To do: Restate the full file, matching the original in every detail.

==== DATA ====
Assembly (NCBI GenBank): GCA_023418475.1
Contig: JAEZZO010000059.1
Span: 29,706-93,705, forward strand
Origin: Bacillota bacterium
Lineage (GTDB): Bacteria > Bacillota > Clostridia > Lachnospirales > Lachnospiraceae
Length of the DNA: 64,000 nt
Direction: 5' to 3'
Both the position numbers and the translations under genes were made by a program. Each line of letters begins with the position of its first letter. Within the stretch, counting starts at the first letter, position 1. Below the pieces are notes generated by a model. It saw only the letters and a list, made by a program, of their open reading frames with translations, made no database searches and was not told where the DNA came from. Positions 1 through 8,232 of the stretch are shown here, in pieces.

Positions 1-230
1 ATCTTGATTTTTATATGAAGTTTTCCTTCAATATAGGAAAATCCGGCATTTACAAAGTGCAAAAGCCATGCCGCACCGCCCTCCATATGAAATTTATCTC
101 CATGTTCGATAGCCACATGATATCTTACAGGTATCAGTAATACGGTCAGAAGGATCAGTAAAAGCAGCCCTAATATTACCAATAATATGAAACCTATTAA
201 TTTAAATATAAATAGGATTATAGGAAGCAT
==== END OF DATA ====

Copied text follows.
Assembly (NCBI GenBank): GCA_023418475.1
Contig: JAEZZO010000059.1
Span: 29,706-93,705, forward strand
Origin: Bacillota bacterium
Lineage (GTDB): Bacteria > Bacillota > Clostridia > Lachnospirales > Lachnospiraceae
Length of the DNA: 64,000 nt
Direction: 5' to 3'
Both the position numbers and the translations under genes were made by a program. Each line of letters begins with the position of its first letter. Within the stretch, counting starts at the first letter, position 1. Below the pieces are notes generated by a model. It saw only the letters and a list, made by a program, of their open reading frames with translations, made no database searches and was not told where the DNA came from. Positions 1 through 8,232 of the stretch are shown here, in pieces.

Positions 1-230
1 ATCTTGATTTTTATATGAAGTTTTCCTTCAATATAGGAAAATCCGGCATTTACAAAGTGCAAAAGCCATGCCGCACCGCCCTCCATATGAAATTTATCTC
101 CATGTTCGATAGCCACATGATATCTTACAGGTATCAGTAATACGGTCAGAAGGATCAGTAAAAGCAGCCCTAATATTACCAATAATATGAAACCTATTAA
201 TTTAAATATAAATAGGATTATAGGAAGCAT